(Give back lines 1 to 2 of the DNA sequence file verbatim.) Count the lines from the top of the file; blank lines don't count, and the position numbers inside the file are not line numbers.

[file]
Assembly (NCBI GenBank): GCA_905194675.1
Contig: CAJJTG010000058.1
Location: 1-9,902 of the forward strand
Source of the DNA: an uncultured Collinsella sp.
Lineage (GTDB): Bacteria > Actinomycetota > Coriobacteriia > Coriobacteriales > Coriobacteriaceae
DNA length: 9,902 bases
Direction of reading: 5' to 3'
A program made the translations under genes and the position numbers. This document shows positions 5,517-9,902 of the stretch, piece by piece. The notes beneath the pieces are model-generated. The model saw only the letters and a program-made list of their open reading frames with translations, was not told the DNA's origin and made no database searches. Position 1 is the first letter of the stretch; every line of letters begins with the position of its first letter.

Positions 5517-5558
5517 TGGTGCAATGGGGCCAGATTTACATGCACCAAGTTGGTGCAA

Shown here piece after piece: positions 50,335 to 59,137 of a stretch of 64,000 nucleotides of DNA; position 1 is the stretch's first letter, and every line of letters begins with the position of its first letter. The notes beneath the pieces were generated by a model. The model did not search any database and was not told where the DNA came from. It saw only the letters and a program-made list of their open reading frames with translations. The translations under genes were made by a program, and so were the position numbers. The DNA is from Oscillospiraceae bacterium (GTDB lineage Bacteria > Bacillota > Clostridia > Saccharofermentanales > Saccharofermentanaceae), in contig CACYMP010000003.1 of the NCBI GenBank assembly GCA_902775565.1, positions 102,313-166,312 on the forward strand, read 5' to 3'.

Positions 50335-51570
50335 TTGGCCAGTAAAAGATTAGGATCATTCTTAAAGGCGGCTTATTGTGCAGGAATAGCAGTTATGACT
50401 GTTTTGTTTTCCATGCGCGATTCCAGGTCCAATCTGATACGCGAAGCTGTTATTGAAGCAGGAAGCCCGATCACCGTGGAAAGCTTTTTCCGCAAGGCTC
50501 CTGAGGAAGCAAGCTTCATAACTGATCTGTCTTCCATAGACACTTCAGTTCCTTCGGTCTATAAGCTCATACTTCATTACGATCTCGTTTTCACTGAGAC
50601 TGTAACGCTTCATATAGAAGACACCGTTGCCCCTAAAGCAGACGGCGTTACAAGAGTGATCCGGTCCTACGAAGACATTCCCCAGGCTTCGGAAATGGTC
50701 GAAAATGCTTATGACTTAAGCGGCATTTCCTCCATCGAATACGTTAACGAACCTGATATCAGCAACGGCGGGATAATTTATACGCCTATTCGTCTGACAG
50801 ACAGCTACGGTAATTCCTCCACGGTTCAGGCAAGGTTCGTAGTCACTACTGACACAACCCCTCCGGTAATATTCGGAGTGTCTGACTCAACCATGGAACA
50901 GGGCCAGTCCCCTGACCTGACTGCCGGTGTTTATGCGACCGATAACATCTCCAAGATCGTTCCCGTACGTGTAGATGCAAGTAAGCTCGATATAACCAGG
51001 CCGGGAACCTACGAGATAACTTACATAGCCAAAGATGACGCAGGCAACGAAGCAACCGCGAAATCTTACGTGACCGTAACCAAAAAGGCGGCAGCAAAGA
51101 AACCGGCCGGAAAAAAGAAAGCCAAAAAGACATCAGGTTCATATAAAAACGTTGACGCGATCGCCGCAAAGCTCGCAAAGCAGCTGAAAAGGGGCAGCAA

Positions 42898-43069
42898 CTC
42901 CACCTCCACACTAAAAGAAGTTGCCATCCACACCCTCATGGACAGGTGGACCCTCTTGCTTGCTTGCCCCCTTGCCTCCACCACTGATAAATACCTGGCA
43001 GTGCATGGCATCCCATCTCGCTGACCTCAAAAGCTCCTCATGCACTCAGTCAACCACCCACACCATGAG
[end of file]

Assembly (NCBI GenBank): GCA_905194675.1
Contig: CAJJTG010000058.1